Research in Motion’s BlackBerry was once so compelling and addictive it was nicknamed “CrackBerry.” But with other smartphones on the rise, will it survive?
According to comScore, Research in Motion (RIMM, NASDAQ, 52 week range 12.45 – 57.32) had a smartphone market share of 13.4 percent in February, down from 16.6 percent in November. Apple held a 30.2 percent market share, and Google held 50.1 percent. On top of that, 94 percent of current iPhone users say they will continue to upgrade as newer releases come to market.
Fueling the exodus is lack of innovation, which is driving away the application developers, a big component in consumer’s decision making. It is reported that only 16 percent of application developers are “very interested” in creating apps for BlackBerrys, compared to 90 percent for Apple and 80 percent for Android.
The company also sat on its hands while relying on its dominance in the “enterprise” market (governments, banks and large corporations). It has now found that these entities are accepting iPhones and Androids, which now have enhanced security. Besides, their employees just prefer the other products.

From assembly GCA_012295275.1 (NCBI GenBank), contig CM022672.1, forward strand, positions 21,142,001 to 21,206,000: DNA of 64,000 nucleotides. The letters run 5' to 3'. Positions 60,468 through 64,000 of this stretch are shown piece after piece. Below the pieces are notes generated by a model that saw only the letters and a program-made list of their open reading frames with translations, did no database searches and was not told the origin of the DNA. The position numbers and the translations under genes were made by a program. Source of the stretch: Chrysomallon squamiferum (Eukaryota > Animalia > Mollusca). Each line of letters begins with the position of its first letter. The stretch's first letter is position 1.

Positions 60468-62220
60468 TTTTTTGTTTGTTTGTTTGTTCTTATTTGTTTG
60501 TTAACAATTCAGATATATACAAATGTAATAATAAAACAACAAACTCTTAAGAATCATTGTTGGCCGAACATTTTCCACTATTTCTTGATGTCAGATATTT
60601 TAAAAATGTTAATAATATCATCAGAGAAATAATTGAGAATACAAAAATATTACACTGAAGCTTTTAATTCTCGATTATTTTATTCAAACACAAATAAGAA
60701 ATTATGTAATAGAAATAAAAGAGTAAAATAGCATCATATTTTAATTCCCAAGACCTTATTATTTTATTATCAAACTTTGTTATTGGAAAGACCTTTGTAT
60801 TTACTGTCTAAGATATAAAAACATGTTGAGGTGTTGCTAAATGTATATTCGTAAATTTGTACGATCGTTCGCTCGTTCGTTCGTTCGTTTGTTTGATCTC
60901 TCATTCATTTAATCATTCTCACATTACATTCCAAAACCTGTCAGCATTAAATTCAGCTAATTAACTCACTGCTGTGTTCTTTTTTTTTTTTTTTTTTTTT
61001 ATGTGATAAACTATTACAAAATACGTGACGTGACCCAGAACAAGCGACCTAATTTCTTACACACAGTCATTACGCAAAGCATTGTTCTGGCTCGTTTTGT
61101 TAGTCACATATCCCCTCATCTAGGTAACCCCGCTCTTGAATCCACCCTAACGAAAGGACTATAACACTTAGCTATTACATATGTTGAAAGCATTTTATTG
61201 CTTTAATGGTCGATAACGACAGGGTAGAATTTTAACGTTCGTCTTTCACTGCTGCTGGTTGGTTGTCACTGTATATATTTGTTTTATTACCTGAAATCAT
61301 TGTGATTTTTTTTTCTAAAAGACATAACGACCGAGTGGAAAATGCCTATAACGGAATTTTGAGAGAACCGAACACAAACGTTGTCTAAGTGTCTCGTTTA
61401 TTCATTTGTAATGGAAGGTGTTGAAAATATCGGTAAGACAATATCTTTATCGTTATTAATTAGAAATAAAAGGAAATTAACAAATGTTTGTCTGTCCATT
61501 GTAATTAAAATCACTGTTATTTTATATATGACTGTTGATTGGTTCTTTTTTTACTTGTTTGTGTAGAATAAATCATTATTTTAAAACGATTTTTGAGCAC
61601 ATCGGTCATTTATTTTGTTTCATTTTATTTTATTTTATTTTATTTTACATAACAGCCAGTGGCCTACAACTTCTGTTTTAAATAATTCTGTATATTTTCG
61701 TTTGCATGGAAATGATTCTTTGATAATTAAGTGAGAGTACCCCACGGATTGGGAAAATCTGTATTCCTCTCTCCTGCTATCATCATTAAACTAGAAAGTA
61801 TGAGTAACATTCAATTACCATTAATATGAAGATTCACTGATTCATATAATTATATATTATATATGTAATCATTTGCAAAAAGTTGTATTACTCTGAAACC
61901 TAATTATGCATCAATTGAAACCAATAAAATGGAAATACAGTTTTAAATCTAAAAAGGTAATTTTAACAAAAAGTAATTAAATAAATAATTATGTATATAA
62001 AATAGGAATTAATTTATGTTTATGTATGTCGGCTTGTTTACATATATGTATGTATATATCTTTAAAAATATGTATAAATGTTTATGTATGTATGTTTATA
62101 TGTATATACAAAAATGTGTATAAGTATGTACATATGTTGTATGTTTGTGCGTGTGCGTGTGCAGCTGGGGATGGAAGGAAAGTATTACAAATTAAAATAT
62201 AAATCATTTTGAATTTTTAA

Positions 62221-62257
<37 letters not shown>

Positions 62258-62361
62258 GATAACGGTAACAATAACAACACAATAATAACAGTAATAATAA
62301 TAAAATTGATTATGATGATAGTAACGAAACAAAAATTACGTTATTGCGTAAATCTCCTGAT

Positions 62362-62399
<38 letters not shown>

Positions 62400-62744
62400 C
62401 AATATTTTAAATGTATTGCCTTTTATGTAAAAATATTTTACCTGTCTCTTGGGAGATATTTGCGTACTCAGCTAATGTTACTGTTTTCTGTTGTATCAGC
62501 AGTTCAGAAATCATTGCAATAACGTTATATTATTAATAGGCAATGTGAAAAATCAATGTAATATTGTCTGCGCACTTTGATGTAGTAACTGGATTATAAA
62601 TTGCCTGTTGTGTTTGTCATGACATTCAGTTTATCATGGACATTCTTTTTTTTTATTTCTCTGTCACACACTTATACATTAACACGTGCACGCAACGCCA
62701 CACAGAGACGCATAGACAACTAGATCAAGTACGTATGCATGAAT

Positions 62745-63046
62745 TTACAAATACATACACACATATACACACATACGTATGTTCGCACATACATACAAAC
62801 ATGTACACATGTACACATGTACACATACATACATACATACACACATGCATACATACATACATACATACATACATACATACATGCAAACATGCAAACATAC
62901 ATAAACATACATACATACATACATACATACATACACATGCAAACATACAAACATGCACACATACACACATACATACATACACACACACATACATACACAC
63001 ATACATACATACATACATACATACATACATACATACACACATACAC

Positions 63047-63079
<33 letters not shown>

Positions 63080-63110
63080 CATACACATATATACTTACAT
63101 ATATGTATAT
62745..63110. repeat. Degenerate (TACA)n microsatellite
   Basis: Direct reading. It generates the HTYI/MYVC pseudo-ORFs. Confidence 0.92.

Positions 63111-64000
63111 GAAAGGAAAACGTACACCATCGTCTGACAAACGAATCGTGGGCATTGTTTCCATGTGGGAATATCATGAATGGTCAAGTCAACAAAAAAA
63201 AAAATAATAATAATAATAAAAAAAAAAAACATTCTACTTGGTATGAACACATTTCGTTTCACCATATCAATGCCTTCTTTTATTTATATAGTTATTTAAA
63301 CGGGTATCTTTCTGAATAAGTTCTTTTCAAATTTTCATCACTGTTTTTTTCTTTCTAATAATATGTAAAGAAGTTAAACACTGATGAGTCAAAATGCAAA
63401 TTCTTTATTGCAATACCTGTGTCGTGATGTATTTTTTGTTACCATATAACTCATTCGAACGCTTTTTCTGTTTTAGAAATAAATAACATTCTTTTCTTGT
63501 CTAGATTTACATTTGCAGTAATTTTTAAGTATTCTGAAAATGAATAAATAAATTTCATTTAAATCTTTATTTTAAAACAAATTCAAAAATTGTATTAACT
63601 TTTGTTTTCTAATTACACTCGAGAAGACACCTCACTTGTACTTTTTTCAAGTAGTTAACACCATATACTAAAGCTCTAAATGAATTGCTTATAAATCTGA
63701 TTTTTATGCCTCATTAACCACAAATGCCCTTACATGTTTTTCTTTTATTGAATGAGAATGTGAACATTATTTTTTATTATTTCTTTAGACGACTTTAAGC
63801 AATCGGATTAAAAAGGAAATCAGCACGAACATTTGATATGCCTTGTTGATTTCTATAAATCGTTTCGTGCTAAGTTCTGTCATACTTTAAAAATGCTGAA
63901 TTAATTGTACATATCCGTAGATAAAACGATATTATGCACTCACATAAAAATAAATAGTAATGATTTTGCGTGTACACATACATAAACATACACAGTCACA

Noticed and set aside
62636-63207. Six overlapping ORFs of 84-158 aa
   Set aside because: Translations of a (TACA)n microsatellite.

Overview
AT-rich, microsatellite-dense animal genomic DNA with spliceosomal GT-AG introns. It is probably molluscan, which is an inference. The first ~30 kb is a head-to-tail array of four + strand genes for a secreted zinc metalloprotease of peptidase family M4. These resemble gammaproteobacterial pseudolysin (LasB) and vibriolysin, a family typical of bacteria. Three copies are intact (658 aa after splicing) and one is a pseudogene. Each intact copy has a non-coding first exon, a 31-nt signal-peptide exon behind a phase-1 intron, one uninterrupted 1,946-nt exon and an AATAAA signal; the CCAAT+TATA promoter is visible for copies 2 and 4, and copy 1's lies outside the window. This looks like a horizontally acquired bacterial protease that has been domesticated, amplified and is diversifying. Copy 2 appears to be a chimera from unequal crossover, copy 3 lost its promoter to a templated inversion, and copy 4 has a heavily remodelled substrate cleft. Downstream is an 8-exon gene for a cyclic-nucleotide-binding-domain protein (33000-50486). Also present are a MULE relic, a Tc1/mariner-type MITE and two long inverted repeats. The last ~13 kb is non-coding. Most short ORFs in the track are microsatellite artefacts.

RIMM’s new CEO Thorsten Heinz is acknowledging that there needs to be “drastic change” at the company, changing his tune from when he first came in last January and said that the company just needed to do some tweaking. He has even been quoted that a sale is a possibility but not the “main direction” at this time.
That news got a short pop in the share price, which has declined 90 percent since its 2008 highs and 74 percent over the last year. The price raise didn’t last long, as people started to think who would buy the beleaguered company. No prospects came to mind. RIMM shares were down almost another 10 percent in Tuesday’s trading, getting close to lows it hasn’t seen since 2004.
Tuesday’s drop even came with news that RIMM would start licensing out its software to its “enterprise” customers, allowing them to use iPhones and Androids on the same BlackBerry servers. It is looking to charge $99 for the licenses and $4 a month usage, with possible discounting available. Besides not generating very much revenue, who would want to combine the two when the security component at this time is not so much of an issue?
Analyst Mike Abramsky at RBC Capital Markets sums it up that RIMM “may have lost too much momentum to recover” and “we are concerned RIMM continues to misread the market.”
Today, when you see someone using a “CrackBerry,” you have to wonder where they have been because it’s “so old school.”
By the way, iPhone 5 is expected out in June!